The 1989 Donruss Diamond Kings baseball card set was unique in that it featured glossy photos on a diamond-patterned cardstock background. The set paid homage to some of the game’s best players by giving them ultra-premium “Diamond King” treatment on these distinctive cards. While the set lacked the true rarity or nostalgia of older vintage sets from the pre-1980s, many of the 1989 Donruss Diamond Kings cards have grown in value and demand over the decades.

The 1989 Donruss Diamond Kings set contained only 50 cards and was limited to one per box of the regular 350-card Donruss flagship set. This scarcity automatically gave the Diamond Kings subset appeal as a chase subset. Many of the players profiled were some of the biggest stars in baseball at the time like Roger Clemens, Wade Boggs, Barry Bonds, and Nolan Ryan. Having these superstar players on luxury style cards embedded demand.

Card collectors and investors began to take notice of the 1989 Donruss Diamond Kings cards in the early 2000s. By this point, the cards had escaped the junk wax era of the late 1980s and early 1990s when production skyrocketed on many sets, including Donruss. With time providing a clean break from the overproduction, the prestige of “Diamond King” status began to resonate more. Aging Millennial collectors who remembered the set from their youth began entering the collecting market with more disposable income. This combination of nostalgia and increased financial participation juiced prices.


Gem Mint PSA 10 graded examples of the most desireable 1989 Donruss Diamond Kings cards started breaking the $100 price point in the mid-2000s. All-time greats like Clemens, Bonds, and Ryan led the way. By the late 2000s, PSA 10 examples of the most coveted Diamond Kings were bringing $300-500. Due to the limited number of pristine mint copies in existence, finds at this lofty level remained scarce. Most raw near-mint to mint copies if officially graded would likely return PSA 8s and 9s which traded in the $50-150 range depending on player, condition, and everyday fluctuations.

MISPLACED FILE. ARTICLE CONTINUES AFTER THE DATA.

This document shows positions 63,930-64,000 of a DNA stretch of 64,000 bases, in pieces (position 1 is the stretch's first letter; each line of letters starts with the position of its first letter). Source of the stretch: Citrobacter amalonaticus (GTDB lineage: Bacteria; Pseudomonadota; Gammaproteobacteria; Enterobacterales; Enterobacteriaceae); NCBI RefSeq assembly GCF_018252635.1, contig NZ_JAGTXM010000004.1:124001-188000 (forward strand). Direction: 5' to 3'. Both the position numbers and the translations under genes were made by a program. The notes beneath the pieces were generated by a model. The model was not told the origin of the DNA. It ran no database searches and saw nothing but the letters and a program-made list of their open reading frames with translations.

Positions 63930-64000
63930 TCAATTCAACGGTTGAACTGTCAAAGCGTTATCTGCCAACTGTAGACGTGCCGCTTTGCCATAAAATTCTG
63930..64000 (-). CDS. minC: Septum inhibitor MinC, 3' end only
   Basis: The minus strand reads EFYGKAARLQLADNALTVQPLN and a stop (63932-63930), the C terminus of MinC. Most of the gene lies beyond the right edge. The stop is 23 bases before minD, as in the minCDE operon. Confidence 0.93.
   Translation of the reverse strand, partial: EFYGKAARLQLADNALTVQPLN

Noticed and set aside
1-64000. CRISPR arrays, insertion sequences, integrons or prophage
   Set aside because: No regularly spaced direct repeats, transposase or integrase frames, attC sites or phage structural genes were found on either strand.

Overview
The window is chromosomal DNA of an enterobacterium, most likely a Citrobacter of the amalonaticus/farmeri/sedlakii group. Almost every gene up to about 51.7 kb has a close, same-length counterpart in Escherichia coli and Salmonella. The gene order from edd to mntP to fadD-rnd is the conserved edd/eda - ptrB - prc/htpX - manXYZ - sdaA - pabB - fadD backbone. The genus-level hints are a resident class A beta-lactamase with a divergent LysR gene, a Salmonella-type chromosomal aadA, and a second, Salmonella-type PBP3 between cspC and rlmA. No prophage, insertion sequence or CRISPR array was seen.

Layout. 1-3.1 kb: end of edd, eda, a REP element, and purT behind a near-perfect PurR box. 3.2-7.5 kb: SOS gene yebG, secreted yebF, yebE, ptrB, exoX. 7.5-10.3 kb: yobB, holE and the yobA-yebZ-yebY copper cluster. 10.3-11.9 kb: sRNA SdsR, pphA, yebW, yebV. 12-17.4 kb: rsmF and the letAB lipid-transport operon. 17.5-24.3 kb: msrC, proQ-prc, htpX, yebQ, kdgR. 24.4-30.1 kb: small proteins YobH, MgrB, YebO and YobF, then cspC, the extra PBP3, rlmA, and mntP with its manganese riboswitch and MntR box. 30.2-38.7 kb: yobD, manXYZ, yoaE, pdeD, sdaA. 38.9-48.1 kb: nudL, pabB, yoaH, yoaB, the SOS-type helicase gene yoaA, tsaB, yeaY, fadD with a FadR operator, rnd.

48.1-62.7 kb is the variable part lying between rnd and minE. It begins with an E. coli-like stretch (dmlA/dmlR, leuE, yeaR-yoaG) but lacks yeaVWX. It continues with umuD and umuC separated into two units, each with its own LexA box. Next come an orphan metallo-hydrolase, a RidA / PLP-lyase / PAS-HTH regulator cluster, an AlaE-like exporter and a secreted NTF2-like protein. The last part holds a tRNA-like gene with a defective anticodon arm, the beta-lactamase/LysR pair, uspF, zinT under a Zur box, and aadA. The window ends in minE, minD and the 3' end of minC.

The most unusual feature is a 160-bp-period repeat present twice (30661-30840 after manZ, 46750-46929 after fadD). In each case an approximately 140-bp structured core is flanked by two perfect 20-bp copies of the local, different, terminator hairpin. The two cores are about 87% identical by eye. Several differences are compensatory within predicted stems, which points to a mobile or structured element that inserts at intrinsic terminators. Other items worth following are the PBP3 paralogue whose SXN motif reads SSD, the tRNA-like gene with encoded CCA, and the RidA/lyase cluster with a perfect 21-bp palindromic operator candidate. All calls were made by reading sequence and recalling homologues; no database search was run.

In the 2010s, values grew exponentially across the board for the 1989 Donruss Diamond Kings set. Competition intensified from collectors both old and new looking to add these glittering veteran cards to their collections or portfolios. Social media increased awareness and eBay made comparisons and transactions easier than ever. By 2015, common PSA 10s jumped to $500-1000 while the best of the best approached $2000. PSA 9s reached the $300-600 threshold. Meanwhile, desirable raw copies climbed above the $100-300 plateau depending on centering, corners and edges. This momentum continued throughout the rest of the decade.


The upswing continued unabated into early 2020 before the pandemic slowed sales activity across the collectibles space. Long-term demand drivers remained intact. Today in 2022, the going rates for 1989 Donruss Diamond Kings cards are:

Common PSA 10s such as Wade Boggs, Nolan Ryan, Joe Carter approx. $1000-1500

Superstar/Hall of Famer PSA 10s such as Barry Bonds, Roger Clemens, Mike Schmidt $2000-4000

Gem Mint 9s ranging from $600-1000 for most w/ top tier names at $1000-1500

Very nicely centered Raw NM-MT copies $200-500 depending on eye appeal and name

For the true Blue Chip RCs like Ken Griffey Jr. or Jerry Rice whose cards have exploded in multiple sports, prices can multiply higher still if graded PSA 10. The 1989 Donruss Diamond Kings Barry Bonds rookie, which may be the most visually stunning RC ever printed, now changes hands at levels approaching five figures for pristine specimens.


The 1989 Donruss Diamond Kings baseball card set experienced enduring value growth over 30+ years due to its small print run with superstar subjects, aesthetically pleasing design, and strong nostalgia factor among collectors who remembered ripping packs as kids. While the junk wax era stalled collectibles for a period, long-term holders have been richly rewarded. As familiar names from the late 80s/early 90s continue to fade from baseball memory, demand seems secure to persist. Only sharp dips during major market downturns halt the decades-long upward momentum for this premium but not quite vintage issue.

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